THE CONCLUSION.

The author is fearful that he may have failed to express himself with that perspicuity and energy of which, from the premises, the general argument was susceptible; but in whatever stronger light it might, in abler hands, have been placed, he holds the general conclusion to be completely established : for, after a truth has

been demonstrated, there is no room left for “modest diffidence" on the point. With such a torrent of evidence, all furnished by the Apocalypse itself, that JESUS CHRIST is JEHOVAH, THE OMNIPOTENT, what shall we say of a critic of considerable eminence, who has asserted, that “the true and eternal Godhead “ of Christ is certainly not taught so clearly in “the Apocalypse, as in St. John's Gospel?” It cannot be more clearly taught than in this book; and though John, as an inspired writer,----one taught personally by his Master while on earth, and enlightened by the Holy Spirit after bis · ascension-had no need to apply to the Apocalypse for information respecting the Godhead of CHRIST, in writing his Gospel,--and indeed the very nature of the history therein delivered (the life and death of CHRIST) precluded reference to the Apocalypse, in the course of the narrative,-it is not a little surprizing that, in the very outset of his Gospel, declaring this Godhead, he begins by using an Apocalyptic expression (as is indeed noticed by the critic alluded to)-a title applied to the Messiah in the Revelation ; and which he instantly follows up by other expressions which evidently show that the phraseology of that book was full in his mind. In Rev. xix. u. John sees the rider on the white horse (the same who went forth con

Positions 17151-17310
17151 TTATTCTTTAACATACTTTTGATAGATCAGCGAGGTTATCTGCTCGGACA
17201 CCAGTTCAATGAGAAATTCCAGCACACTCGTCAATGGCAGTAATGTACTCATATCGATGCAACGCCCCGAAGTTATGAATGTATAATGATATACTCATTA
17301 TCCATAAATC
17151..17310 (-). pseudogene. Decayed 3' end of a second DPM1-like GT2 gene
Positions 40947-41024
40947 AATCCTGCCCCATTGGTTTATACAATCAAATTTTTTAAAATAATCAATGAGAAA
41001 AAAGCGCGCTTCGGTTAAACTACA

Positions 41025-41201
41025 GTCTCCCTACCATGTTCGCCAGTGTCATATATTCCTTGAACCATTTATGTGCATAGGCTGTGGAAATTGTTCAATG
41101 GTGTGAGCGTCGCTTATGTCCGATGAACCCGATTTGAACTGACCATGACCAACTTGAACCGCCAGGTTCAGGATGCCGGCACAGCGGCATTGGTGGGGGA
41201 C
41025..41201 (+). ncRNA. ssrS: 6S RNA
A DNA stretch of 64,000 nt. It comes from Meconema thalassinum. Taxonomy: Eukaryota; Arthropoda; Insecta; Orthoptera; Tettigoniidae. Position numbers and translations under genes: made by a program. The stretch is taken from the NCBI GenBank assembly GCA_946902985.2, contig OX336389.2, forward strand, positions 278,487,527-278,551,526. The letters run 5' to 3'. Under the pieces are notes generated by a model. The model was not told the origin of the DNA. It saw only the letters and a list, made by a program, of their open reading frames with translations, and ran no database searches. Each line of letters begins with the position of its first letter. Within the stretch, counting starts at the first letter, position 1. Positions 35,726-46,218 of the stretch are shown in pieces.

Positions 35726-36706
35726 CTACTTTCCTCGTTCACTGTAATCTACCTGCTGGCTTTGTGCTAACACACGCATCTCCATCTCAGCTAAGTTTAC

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quering and to conquer in Ch. vi. 2.) returning as victor, bearing many crowns, who is called FAITHFUL AND TRUE, who has “ eyes as a flame of fire,v. 12., and his name is called (v. 13., “1080x, the LOGOS) the WORD OF GOD." We have seen already that he whose eyes are as a flame of fire,Ch. i. 14., is, Jesus CHRIST, whom John saw in the likeness of a son of man, i. e. in human nature, and who said to John “I

I am THE FIRST AND THE LAST, and the Living

I became dead, but behold living I am to Eter"nity,"—the same who, in Ch.iv. 8., is called Kúριος ο Θεός, JEHOVAH THE OMNIPOTENT, and to whom are ascribed “the glory and honor and power,”—“because,” say the worshippers, thou hast created all things, and as they were made, so also, they exist by thy will,Ch. iv. 11.Now what does John say in his Gospel ?.-" In the beginning was the WORD, [. Arox]and the “ WORD was with God, and Godwas the WORD

.. all things were made by him, and without him was not any thing made that was made .... and the “ WORD was made flesh [appeared in human nature) and duelt among us. ]

But-not to detain the reader,---with this torrent of evidence before us—how much ought we to commiserate the blindness of those who persist in denying the Divinity of Jesus Christ, and, in derogation of his high characters, continue to call him “a